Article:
Following her resignation, Miguel Angel Maciel was named the new Energy Secretary. He is a petroleum engineer and the former undersecretary for hydrocarbons. He worked more than 30 years for PEMEX, in exploitation and production areas.

“Miguel Angel has all our trust for his honesty and proven convictions in favor of national sovereignty,” President López Obrador declared.

With another year left to complete his six-year term, AMLO considers that the continuity of the current energy policy necessary for the future of the sector, and Claudia Sheinbaum, the official candidate for the presidency of the government party, will guarantee its stability in the future.

Claudia Sheinbaum
Claudia Sheinbaum

Sheinbaum studied physics and has a master’s degree and a doctorate in energy engineering and conducted her doctoral research at Berkeley. She was an advisor to the National Commission for Energy Saving and the Federal Electricity Commission, and, internationally, a consultant to the World Bank and the United Nations Development Program (UNDP). She participated in the development of methodologies that allowed the authorities in Mexico City to measure pollution and create an alert system and establish environmental contingency measures, and during her tenure as mayor of the capital, she expanded the low emission public transportation network (Metrobus, Trolleybus, bike lanes).

Sheinbaum spoke out in favor of maintaining support for public companies, such as PEMEX and the Federal Electricity Commission (CFE), and against privatization, after referring to the fact that opposition parties long for the neoliberal model. Although she promised to deepen the policies of López Obrador’s government, she also outlined courses of action that distance themselves from the President, such as the transition of the country toward clean energies and strengthening scientific and technological development, two subjects absent in the outgoing administration.

Another presidential contender, Xóchitl Gálvez, a senator backed by a coalition of opposition parties, is a computer engineer from the University of Mexico, who specialized in robotics, artificial intelligence, smart buildings, sustainability and energy savings. Gálvez is using her platform to propose a radical reform of PEMEX, opening the market to national and international private investment and stock market listing, in addition to sustainable policies that prioritize the care of the environment.

“Mexico does not have the resources on its own to transform its energy sector and economy, and private investment must be welcomed to accelerate development responsibly.”

Xóchitl Gálvez
Xóchitl Gálvez

Gálvez says she would like to reopen the oil bidding rounds that AMLO halted after taking office in 2018. She is also an advocate of renewable energy and would look to invest in hydrogen, solar energy, and other clean energy sources, in a rollback of some of López Obrador’s current policies.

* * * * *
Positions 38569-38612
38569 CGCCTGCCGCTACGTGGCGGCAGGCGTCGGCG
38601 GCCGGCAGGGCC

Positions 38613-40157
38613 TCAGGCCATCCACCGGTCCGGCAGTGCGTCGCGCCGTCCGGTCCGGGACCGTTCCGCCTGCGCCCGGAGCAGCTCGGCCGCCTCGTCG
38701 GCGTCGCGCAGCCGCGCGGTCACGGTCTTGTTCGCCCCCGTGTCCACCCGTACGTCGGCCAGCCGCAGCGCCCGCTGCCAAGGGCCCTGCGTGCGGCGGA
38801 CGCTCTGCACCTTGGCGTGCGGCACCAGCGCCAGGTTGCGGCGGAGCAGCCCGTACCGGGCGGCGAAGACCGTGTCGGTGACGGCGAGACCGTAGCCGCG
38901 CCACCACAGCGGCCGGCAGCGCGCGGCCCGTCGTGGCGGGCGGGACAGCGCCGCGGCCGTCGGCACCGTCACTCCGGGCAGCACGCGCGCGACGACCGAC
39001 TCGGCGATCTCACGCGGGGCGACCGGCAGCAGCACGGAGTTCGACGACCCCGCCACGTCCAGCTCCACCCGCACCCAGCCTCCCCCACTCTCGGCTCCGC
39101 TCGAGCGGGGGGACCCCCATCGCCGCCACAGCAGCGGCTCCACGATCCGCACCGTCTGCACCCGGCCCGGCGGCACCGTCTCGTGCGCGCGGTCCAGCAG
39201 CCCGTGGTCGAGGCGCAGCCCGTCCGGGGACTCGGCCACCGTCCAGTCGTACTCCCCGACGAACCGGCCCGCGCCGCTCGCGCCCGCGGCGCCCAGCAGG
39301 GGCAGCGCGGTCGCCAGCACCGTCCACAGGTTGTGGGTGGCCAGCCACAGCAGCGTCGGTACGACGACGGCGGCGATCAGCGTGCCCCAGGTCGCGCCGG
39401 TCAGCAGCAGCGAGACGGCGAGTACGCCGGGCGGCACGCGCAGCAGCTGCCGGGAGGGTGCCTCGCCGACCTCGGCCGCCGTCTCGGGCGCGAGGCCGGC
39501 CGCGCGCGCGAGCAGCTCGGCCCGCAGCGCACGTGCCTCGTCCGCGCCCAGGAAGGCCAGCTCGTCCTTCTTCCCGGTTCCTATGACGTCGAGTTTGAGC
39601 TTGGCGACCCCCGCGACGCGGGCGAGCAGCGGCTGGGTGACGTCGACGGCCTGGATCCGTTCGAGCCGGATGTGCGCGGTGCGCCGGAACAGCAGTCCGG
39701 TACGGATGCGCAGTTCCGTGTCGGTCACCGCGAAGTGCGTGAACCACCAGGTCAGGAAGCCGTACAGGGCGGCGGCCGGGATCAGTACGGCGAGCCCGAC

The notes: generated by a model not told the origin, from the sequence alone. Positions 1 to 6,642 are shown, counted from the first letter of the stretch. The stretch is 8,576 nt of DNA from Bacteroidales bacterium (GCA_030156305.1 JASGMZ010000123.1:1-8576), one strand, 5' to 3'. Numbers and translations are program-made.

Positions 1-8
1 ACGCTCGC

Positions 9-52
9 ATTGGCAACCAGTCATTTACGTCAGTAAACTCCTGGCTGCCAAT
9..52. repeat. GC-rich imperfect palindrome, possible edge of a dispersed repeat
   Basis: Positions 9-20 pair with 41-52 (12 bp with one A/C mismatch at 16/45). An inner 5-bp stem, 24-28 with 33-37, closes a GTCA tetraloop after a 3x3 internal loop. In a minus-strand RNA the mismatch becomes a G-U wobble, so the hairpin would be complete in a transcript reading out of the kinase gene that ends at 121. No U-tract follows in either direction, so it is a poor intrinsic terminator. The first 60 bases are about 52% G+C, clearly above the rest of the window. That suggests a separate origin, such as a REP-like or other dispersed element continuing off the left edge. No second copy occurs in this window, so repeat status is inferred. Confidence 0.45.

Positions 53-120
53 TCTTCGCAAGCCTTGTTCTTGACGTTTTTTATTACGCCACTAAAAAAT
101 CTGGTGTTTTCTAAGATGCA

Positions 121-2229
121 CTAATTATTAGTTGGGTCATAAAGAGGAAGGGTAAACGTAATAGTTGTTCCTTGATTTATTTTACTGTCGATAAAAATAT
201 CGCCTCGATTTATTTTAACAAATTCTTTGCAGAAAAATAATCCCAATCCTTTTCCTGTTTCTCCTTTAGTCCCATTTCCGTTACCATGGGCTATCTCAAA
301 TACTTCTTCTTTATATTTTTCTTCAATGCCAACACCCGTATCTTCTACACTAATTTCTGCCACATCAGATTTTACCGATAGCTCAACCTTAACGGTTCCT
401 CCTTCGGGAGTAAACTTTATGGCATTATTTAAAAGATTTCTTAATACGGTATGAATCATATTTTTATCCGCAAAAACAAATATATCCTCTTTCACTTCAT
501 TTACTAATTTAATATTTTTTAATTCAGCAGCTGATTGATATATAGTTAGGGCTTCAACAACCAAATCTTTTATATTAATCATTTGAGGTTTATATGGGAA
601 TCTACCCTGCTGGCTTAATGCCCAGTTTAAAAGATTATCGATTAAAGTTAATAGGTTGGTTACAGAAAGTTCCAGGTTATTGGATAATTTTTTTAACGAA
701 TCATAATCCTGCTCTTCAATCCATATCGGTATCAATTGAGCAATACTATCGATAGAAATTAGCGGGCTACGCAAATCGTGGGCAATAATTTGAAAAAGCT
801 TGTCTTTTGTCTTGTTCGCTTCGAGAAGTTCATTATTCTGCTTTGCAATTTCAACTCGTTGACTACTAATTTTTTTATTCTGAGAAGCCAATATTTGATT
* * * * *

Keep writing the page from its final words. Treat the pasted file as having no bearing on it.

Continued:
Both candidates emphasize the necessary transformation of energy production toward renewable energies and leaving behind an energy policy based mainly on oil. There are numerous challenges facing both, not only transforming the energy sector, but also improving the quality of life of the Mexican people. As a new day dawns on Mexico’s energy industry, all indications are that the presidential seat will be occupied by a woman for the first time in the country’s history.


Latin Energy Group Magazine. “Rocío Nahle resigns.” (October 10, 2023.)

Diana Nava. “Time will prove we are right.” Interview with Rocío Nahle. México Expansión Magazine. (November 6, 2023.)

Arturo Solís. “Dos Bocas Refinery will cut gasoline import in half this year.” Bloomberg online. (September 13, 2023.)

Olivia Vázquez Herrera. “Rocío Nahle’s Degrees.”éxico. (October 17, 2023.)

“Deer Park Refinery is already owned by the nation: AMLO.” (September 20, 2023.)

Secretary of Energy. Dos Bocas Refinery. (September 2023.)

Headline photo: Former Secretary of Energy Norma Rocío Nahle García.

Author profile
Angela Levy

Angela Levy was born in Colombia and became a U.S. citizen in 2012. She is now a dual citizen of the two countries. She holds two master’s degrees, an MBA and another in accounting. Levy worked as a production engineer in Colombia before moving to the U.S., where she worked in the finance and accounting group at Halliburton for a decade. She later worked with special needs children for five years. Levy now spends her time traveling the western U.S. 

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Carlos Arturo Toro

Carlos Arturo Toro is a native of Colombia. An economist, he holds a master’s degree in finance. For more than 15 years, he was dedicated to the banking sector, as a credit analyst for Banco Popular de Colombia and as the national director of credit of various financial institutions. For several years after finishing his career in the banking sector, Toro worked as a tropical glacier guide and, periodically, as a volunteer park ranger for the Colombian National Park.